In the Arazzi (Embroidered) works, the themes of Pythagorean grids, gameboards or magic squares unifies the composition to present an exuberant, yet calibrated organization of language, and color into a codex of joy. Incorporating a mosaic of block letters was a way of contrasting order and disorder. Employing the embroiderers from the middle east with whom he had established relationships with, Boetti sent designs for the individual pieces. While the design was Boetti’s own, he entrusted the embroiderers themselves to choose the colors to use. These were made in the 1980s and 1990s and often combined Italian and Persian. Letters from the Western alphabet comingle with those of Abjad on the same plane.
Alighiero Boetti (Turin Italy 1940-1994) was an influential Conceptual artist and leading member of the Arte Povera movement. IN the 1960s, he joined Mario and Marisa Merz, Giulio Paolini, Michelangelo Pistoletto, and Luciano Fabro in forming Arte Povera, a movement that promoted breaking with conventional power structures, corporate mentality, and traditional artistic practices.
Later, Boetti turned to a variety of textiles and modes of production that lie outside of the formal fine arts. Using ball point pens, flags, postal stamps, and textiles of different textures, Boetti created series of Mappa, or maps of the world, which chart political, anthropological, or cultural identities of regions or countries. He commissioned women at embroidery schools in the Middle East to sew some of his map series, incorporating voices from the regions he depicted. He used the postal system, grid structures or arbitrary time frames as a means to explore his deep interested in the role of chance in his artistic production.
Boetti took part in two Documentas and five Venice Biennales, and his works have been exhibited n major galleries and museums in Europe and the United States before his premature death in 1994 as a result of a brain tumor. He has been honored posthumously with seven large scale exhibitions or retrospectives at significant museums including the Whitechapel Gallery, London. the Kunstmuseum Liechtenstein; and the Galleria Nazionale d’Arte Moderna, Rome.
Sigmar Polke (Oels Germany (now Poland) , 1941-2010) is considered as one of the most influential artists of the postwar era. Employing an experimental approach to a wide variety of styles, media, and subject matter, Polke used unconventional and diverse materials and techniques, melded with ironic or humorous imagery, as strategies of social, political, and aesthetic critique.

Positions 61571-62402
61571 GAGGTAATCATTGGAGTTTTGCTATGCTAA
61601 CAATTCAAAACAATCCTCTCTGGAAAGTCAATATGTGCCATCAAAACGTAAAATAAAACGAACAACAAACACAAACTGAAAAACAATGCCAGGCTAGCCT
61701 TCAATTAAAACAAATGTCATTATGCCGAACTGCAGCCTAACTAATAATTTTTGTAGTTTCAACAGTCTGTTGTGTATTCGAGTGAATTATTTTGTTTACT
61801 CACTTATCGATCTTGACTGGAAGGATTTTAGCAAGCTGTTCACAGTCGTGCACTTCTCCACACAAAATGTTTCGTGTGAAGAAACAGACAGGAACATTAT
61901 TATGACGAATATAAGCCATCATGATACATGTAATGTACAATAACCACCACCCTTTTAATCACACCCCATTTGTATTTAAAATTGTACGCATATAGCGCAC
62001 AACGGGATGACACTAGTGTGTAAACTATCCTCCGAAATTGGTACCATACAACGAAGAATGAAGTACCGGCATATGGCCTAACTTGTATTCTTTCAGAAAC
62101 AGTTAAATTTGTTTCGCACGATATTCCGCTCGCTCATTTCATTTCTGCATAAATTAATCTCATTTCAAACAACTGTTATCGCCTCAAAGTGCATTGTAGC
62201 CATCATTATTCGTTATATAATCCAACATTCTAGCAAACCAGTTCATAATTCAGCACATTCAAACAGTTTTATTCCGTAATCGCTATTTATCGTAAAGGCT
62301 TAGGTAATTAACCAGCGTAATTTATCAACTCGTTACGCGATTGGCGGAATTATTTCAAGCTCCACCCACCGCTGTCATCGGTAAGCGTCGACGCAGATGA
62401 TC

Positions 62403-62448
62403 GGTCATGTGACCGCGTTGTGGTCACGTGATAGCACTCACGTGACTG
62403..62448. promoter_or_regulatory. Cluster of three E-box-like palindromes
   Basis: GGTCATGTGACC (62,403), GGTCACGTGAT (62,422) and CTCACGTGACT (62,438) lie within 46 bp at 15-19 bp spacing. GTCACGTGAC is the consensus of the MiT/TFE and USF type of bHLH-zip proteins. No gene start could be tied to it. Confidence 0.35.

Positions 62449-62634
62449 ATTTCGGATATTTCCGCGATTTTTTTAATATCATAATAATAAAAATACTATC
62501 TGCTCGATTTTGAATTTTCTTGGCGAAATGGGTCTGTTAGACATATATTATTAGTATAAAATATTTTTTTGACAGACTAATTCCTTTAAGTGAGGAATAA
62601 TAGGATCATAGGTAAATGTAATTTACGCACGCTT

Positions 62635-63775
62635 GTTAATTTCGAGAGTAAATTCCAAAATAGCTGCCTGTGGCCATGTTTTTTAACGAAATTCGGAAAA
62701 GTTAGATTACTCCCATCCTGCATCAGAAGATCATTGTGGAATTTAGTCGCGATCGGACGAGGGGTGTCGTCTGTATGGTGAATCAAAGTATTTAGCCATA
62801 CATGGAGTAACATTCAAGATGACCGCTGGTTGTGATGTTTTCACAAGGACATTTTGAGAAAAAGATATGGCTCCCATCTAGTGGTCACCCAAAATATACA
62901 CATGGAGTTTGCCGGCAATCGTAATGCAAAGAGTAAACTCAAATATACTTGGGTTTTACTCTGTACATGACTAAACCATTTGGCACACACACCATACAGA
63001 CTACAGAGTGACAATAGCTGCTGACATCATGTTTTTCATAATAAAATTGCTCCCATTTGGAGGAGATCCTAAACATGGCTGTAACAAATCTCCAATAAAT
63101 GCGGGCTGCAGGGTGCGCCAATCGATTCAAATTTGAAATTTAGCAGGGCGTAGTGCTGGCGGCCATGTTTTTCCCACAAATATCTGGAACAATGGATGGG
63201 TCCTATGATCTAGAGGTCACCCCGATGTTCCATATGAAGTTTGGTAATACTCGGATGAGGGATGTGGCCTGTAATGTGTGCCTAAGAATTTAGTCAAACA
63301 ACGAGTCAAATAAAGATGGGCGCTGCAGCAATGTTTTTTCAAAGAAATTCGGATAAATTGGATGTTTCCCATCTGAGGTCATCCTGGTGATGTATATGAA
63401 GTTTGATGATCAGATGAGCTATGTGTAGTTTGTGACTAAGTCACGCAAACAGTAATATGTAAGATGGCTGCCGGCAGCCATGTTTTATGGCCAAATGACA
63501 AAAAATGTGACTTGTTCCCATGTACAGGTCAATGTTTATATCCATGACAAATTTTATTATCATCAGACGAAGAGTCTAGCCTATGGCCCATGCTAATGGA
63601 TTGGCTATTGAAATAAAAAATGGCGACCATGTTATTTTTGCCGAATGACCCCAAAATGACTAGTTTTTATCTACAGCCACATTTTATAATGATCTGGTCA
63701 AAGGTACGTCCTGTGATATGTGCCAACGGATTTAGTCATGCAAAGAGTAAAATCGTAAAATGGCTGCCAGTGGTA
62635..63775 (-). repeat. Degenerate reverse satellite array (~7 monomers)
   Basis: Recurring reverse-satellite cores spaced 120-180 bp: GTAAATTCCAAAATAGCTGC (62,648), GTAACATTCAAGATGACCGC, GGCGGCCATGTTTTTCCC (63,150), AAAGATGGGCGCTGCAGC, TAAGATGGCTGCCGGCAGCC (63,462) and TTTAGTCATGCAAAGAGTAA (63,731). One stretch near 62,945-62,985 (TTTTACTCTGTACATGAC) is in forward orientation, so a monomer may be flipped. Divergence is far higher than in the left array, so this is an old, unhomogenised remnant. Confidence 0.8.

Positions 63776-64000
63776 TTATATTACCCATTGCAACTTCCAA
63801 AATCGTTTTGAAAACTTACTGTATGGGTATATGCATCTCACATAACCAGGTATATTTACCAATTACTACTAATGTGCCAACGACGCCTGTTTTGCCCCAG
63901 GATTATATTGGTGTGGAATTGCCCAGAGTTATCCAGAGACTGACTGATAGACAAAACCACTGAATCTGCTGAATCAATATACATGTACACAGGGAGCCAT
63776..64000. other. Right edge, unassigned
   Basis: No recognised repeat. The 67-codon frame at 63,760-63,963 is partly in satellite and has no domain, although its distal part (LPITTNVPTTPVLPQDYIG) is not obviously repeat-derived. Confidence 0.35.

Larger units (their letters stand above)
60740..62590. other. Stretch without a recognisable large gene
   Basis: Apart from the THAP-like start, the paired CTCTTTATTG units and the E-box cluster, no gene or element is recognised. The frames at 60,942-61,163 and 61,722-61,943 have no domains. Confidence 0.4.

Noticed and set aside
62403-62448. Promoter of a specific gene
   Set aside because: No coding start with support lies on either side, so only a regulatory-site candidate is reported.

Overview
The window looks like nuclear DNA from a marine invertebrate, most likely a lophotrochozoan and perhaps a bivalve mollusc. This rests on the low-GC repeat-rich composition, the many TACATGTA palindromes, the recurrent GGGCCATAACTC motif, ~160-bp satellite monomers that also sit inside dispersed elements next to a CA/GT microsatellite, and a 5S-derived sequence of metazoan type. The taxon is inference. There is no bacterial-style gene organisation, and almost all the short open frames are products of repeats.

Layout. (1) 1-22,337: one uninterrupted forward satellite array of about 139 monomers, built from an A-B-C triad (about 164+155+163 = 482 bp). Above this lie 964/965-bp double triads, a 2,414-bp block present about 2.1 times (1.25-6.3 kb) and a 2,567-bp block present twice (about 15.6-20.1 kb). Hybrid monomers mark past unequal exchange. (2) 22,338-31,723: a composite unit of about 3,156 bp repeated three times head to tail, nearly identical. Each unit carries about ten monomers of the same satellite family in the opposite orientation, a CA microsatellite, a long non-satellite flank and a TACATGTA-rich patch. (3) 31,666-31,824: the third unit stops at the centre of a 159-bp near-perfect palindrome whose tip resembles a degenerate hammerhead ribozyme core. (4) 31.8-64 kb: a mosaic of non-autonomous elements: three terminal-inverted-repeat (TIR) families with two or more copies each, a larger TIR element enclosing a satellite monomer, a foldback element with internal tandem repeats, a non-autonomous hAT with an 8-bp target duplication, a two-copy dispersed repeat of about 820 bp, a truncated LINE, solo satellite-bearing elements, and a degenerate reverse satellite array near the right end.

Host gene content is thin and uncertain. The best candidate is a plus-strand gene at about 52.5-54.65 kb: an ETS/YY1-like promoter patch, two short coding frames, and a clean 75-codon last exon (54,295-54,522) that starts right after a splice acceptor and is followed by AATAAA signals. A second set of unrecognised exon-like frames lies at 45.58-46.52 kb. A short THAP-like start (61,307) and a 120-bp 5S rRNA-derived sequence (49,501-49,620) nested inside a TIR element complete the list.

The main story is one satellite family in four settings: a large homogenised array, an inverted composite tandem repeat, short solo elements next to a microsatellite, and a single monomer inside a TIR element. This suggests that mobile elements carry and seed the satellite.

Starting his training in 1959, as a glass painter, Polke later enrolled at the Staatliche Kunstakademie Düsseldorf to study painting. In 1963, he, along with fellow students Manfred Kuttner, Konrad Lueg, and Gerhard Richter, organized an exhibition of their own work helping to launch the artists’ early careers and introducing the term “Capitalist Realism.”
Polke has been the subject of numerous solo exhibitions at institutions, such as the Kunsthalle Tübingen, Städtische Kunsthalle Düsseldorf, and the Stedelijk Van Abbemuseum, Eindhoven in 1976. In 1983, Museum Boymans-van Beuningen, Rotterdam hosted Sigmar Polke that traveled to Kunstmuseum Bonn in 1984. In 1984. He had a retrospective at the Kunsthaus Zürich and the Josef-Haubrich-Kunsthalle, Cologne. In 1988, Polke exhibited at the Musée d’art moderne de la Ville de Paris. Sigmar Polke. Die drei Lügen der Malerei, was presented at the Kunst- und Ausstellungshalle der Bundesrepublik Deutschland, Bonn, in 1997, and traveled to the Nationalgalerie im Hamburger Bahnhof, Museum für Gegenwart, Berlin in 1997-1998. Retrospectives in the U.S included the San Francisco Museum of Modern Art; the Hirshhorn Museum and Sculpture Garden, Smithsonian Institution, Washington, DC; the Museum of Contemporary Art, Chicago; and the Brooklyn Museum, New York in 1990-1992. MOCA, Los Angeles organized an exhibition of Polke’s photographs (Sigmar Polke: Photoworks. When Pictures Vanish) in 1995-1997, traveling to Site Santa Fe, New Mexico (1996), and the Corcoran Gallery of Art, Washington, DC (1996-1997). MOMA, New York, organized an overview of the artist’s works on paper in 1999, which traveled to the Hamburger Kunsthalle, Hamburg.
Sigmar Polke was included in numerous international biennales, including Documenta, the Bienal de São Paulo, and the Venice Biennale, receiving awards, including the Golden Lion at the West German Pavilion in 1986 at the Venice Biennale, the Erasmus Prize (1994), the Carnegie Prize (1995), the Praemium Imperiale (2002), and the Roswitha Haftmann-Preis (2010). Polke’s work is included in the permanent collections of major museums around the world